By Craig Thomas, Michigan State University Extension
In mid-May 2013, both the Senate and House Agricultural Committees passed preliminary versions of the FARRM Act, commonly referred to as the farm bill. Both the Senate and House versions of the farm bill contained the Dairy Security Act (DSA) and rejected the Dairy Freedom Act (DFA) commonly referred to as the Goodlate and Scott Dairy Amendment. However, the fight over future farm bill dairy policy has not ended as supporters of the Goodlatte and Scott Amendment have the support of a rather broad coalition of over 150 organizations including food manufacturers, grocers, retailers, restaurants, dairy processors and even several key dairy farmer organizations. These organizations, along with many congressional representatives, promise to fight for the amendment when the farm bill comes up for debate before the entire House of Representatives in June 2013.
What is at stake? The DSA traces its roots back to the Foundation for the Future program originally developed by the National Milk Producers Federation. The DSA would eliminate several aspects of current dairy policy including the Dairy Product Price Support Program (DPPSP), the Milk Income Loss Contract (MILC) and the Dairy Export Incentive Program (DEIP). These programs would be replaced with a voluntary margin protection program that would use an insurance type mechanism to pay indemnities to dairy producers when income-over-feed-costs (IOFC) falls below certain trigger levels. This aspect of DSA is called the Dairy Producer Margin Protection Plan (DPMPP) and would pay producers the difference between the national average dairy farm milk price (All-milk price) and the national average cost of feeding dairy cows based on corn, soybean meal and alfalfa hay prices. Participation in the DPMPP aspect of DSA would be voluntary. However, dairy producers opting to participate in DPMPP would be required to also participate in the most controversial aspect of DSA the Dairy Market Stabilization Program (DMSP). Participation in DMSP would require dairy producers to pay an annual administrative fee ($100 to $2,500 depending on total annual milk production) and scale back milk production when specific IOFC trigger points are reached. In DMSP as IOFC falls below $6 per hundredweight participating dairy producers are limited in the amount of milk they can market. The limits on milk marketing increase as IOFC declines. To view the details of the DMSP please refer to the Congressional Research Service publication Dairy Proposals in the 2012 Farm Bill.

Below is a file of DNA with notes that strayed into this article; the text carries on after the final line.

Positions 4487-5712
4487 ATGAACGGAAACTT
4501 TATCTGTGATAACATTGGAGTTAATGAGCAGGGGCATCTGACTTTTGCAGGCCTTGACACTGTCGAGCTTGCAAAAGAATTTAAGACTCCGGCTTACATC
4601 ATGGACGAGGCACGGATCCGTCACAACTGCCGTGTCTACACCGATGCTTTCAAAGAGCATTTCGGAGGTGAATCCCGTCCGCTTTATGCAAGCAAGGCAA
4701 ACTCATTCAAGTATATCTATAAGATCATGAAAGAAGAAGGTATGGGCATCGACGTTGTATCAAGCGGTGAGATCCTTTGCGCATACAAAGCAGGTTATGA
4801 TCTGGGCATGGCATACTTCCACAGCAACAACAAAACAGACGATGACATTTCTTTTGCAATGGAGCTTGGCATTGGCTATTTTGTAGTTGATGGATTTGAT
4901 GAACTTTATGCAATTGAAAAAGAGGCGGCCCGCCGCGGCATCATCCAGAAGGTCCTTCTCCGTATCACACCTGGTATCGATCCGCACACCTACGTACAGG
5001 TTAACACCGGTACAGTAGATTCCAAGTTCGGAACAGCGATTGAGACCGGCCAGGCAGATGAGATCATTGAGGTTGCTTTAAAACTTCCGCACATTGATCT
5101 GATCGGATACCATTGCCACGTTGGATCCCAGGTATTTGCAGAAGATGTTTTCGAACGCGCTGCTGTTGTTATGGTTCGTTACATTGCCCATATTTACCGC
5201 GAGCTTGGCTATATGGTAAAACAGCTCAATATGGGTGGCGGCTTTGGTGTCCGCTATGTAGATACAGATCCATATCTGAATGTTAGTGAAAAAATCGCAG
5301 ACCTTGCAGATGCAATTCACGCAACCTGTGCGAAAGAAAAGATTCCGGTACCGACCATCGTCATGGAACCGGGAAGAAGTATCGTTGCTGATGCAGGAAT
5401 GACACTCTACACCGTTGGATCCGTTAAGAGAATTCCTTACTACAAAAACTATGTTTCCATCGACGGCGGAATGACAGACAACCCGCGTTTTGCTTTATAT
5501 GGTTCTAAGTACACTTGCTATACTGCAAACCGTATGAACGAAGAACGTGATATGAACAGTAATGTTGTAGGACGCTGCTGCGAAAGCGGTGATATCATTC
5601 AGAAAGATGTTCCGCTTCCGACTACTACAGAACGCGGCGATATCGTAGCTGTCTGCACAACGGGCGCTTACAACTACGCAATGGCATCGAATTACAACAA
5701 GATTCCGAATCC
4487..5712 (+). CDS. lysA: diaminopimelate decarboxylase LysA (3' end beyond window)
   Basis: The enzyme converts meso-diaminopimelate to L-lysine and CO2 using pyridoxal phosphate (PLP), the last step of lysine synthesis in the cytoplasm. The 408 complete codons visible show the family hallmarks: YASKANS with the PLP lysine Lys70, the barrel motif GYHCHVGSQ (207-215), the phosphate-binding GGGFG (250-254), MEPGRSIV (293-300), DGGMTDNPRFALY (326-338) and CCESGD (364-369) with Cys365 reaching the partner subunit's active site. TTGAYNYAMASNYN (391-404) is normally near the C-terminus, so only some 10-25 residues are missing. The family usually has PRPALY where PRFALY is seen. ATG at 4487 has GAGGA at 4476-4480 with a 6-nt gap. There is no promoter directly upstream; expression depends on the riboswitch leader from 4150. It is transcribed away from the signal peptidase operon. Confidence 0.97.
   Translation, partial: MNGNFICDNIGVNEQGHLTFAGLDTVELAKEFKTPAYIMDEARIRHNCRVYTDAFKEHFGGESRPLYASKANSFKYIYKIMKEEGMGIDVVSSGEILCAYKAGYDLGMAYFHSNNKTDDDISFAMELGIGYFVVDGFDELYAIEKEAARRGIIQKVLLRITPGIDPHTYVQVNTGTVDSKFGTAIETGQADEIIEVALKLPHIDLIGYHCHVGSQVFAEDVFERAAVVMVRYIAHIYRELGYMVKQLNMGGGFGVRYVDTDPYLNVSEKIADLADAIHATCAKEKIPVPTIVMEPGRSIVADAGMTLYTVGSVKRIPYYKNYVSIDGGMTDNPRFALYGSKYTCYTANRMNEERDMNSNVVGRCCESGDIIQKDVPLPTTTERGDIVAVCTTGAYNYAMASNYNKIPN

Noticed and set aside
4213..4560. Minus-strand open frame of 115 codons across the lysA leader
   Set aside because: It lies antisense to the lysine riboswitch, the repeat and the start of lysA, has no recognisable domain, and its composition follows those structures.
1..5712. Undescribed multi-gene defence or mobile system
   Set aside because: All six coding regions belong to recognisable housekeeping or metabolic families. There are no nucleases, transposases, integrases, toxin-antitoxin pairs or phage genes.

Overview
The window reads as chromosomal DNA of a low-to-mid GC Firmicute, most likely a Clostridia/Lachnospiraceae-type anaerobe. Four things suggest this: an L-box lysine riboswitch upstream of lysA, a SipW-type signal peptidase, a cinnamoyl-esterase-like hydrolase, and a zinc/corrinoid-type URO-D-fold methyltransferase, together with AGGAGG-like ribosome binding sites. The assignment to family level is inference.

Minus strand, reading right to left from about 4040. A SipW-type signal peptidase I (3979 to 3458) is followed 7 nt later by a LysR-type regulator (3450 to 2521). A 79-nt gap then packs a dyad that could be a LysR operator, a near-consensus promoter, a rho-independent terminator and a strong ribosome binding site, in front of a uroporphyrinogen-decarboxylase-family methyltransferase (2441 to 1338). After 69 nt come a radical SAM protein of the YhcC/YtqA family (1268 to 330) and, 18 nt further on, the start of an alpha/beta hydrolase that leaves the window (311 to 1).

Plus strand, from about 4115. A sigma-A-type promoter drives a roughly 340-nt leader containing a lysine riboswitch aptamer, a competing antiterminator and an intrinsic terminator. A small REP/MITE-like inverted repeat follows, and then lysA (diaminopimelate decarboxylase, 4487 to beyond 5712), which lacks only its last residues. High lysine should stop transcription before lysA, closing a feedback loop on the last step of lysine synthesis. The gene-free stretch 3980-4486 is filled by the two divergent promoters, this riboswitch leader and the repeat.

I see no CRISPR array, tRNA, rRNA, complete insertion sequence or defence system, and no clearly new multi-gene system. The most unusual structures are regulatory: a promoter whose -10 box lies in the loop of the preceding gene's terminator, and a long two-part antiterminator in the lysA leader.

The Dairy Freedom Act (DFA), more commonly known as the Goodlatte and Scott Amendment (named for its sponsors, Congressmen Bob Goodlatte (R-Va) and David Scott (D-Ga), is essentially identical to the Dairy Security Act (DSA) with the exception that DFA does not contain DMSP or DPMPP. However, DFA replaces DPMPP with a new "Dairy Producer Margin Insurance Program." Thus DFA would allow dairy producers the option for annual enrollment in a new margin insurance program that would essentially allow guaranteed IOFC from $4 to $8 in 50 cent increments. Like the DSA, DFA removes the DPPSP, MILC and DEIP and reauthorizes the 1996 Federal Milk Marketing Order provisions.
A recent study by agricultural economists at the University of Missouri compared DSA and DFA as if they had been in effect from 2009 to 2012. The study indicated both proposals would have increased dairy producer net revenue over the period with DSA up 55¢ per hundredweight and DFA up by 48¢ per hundredweight. However, the study indicated that DFA would have increased costs to taxpayers by about $1 billion in comparison to DSA. Other effects included decreased dairy exports under DSA as compared to DFA. Total national milk production under the two programs would have been "virtually unchanged," however, under DFA there would have been a few instances of short-term reductions in milk supplies up to 3 percent. On the contrary, according to the Congressional Budget Office, implementing DFA would cost slightly less than implementing DSA with DMSP.
As a Michigan State University Extension educator who has witnessed the process of several farm bills, I think that conventional wisdom says the current version of the farm bill with DSA will likely pass the full Senate. However, passage of a farm bill containing DSA is less likely to pass the full House. Also, it is quite likely that the House and Senate versions of the farm bill will require major reconciliation as there are wide differences between the two chambers when it comes to funding of the Food Stamp program, known technically as the Supplemental Nutrition Assistance Program (SNAP). The SNAP aspect of the farm bill accounts for more than 70 percent of farm bill spending. Currently the Senate proposes to cut SNAP spending over the next 10 years by $4 billion while the House proposes to cut $20.5 billion.